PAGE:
Robot-Assisted Cystectomy May Lead to Good Surgical, Oncologic Outcomes in Bladder Cancer

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With the advent of minimally invasive surgery programs, robotic-assisted radical cystectomy is becoming a point of interest for bladder cancer.
With the advent of minimally invasive surgery programs, robotic-assisted radical cystectomy is becoming a point of interest for bladder cancer.

Robotic-assisted radical cystectomy (RARC) may lead to similar 2-year oncological outcomes among patients with urothelial bladder carcinoma with an extracorporeal urinary diversion compared with open radical cystectomy (ORC), according to a study published in Urologia Internationalis.1

Radical cystectomy is the standard of care for nonmetastatic muscle-invasive and high-risk non-muscle invasive urothelial carcinoma of the bladder, and is traditionally performed as open surgery. With the advent of minimally invasive surgery programs, RARC is becoming a point of interest for bladder cancer. Although previous studies have evaluated outcomes in ORC and RARC, further study pertaining to survival and recurrence is required.

For this study, researchers included 148 patients with urothelial carcinoma of the bladder; the surgical outcomes of 89 and 59 patients who underwent RARC and ORC, respectively, were compared. The median follow-up of the RARC group was 32 months and 47.5 months for patients in the ORC group.

Results showed that overall survival (OS) was comparable between the study groups (P = .6) as well as the cancer-specific mortality (CSM)-free survival rate (P = .2).

The 2-year OS rate was 80% among patients who underwent RARC compared with 65.3% for patients who underwent ORC; the 2-year CSM survival rate was 90% in the RARC group compared with 70.7% in the ORC group (all P > 0.5).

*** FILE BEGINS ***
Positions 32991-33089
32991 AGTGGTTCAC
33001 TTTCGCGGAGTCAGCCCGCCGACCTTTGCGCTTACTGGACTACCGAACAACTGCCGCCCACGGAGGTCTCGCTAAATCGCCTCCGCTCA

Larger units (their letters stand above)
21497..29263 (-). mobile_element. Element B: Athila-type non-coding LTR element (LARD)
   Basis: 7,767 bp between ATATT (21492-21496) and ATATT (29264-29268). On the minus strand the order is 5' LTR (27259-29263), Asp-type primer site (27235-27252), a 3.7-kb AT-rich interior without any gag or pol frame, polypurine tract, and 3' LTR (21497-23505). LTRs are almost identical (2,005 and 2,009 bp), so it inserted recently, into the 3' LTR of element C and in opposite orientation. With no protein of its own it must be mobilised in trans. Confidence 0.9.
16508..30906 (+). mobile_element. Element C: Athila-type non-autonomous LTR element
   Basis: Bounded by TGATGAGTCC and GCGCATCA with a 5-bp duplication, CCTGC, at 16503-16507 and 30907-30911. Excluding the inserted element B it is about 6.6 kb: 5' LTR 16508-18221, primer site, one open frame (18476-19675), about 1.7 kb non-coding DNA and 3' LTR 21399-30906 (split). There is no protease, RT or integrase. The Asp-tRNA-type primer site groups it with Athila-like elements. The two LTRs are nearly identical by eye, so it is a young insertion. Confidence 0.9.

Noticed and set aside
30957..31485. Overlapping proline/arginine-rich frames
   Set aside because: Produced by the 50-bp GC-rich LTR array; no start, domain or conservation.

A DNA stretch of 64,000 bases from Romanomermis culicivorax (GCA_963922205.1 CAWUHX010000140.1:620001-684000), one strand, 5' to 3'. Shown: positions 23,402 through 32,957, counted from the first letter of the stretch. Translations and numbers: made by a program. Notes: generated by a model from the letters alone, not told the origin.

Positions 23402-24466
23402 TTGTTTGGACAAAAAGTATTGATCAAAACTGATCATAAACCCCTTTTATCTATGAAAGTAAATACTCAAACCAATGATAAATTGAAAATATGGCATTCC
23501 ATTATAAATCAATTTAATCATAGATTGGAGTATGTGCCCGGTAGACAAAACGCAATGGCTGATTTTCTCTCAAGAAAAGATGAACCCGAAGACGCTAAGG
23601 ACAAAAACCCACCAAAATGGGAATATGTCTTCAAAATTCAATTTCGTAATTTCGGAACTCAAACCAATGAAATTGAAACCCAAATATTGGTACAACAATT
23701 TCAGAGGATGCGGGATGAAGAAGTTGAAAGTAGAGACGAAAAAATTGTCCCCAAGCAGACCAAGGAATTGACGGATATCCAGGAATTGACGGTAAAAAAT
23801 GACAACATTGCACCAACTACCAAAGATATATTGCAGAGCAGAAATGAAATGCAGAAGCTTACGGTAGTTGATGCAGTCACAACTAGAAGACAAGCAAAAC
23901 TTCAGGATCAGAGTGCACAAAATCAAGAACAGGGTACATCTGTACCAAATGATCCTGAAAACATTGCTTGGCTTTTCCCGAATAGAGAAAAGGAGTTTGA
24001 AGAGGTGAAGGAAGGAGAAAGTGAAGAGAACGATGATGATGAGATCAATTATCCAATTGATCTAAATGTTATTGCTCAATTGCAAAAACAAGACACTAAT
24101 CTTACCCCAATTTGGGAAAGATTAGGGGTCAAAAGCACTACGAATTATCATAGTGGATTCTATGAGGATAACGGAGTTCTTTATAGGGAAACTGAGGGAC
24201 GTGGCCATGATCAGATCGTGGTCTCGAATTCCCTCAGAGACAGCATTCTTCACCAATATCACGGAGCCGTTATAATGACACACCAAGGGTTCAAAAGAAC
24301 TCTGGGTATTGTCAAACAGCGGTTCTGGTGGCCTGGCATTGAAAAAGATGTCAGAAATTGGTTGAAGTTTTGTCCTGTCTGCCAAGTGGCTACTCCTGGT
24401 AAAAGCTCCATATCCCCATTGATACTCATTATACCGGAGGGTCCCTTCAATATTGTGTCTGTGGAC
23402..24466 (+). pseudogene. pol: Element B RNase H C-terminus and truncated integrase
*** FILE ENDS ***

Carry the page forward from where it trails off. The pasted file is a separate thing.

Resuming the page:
No significant differences were observed for margin status  after-surgery between the groups.

Early clinical recurrence, defined as recurrence at 6 months or less post-cystectomy, was observed in 11% and 12% of patients in the RARC and ORC groups, respectively (P = .9). In addition, there were no notable differences in metastatic pattern or atypical metastases.

The authors concluded that “not only perioperative surgical quality but also oncological quality of RARC is equal to conventional ORC. However, longer follow-up data and higher number of evaluable patients are required before definitive conclusions can be drawn.”

Reference

  1. Niegisch G, Nini A, Michalski R, et al. Comparison of 2-year oncological outcome and early recurrence patterns in patients with urothelial bladder carcinoma treated with open or robot-assisted radical cystectomy with an extracorporeal urinary diversion [published online July 25, 2018]. Urol Int. doi: 10.1159/000491588

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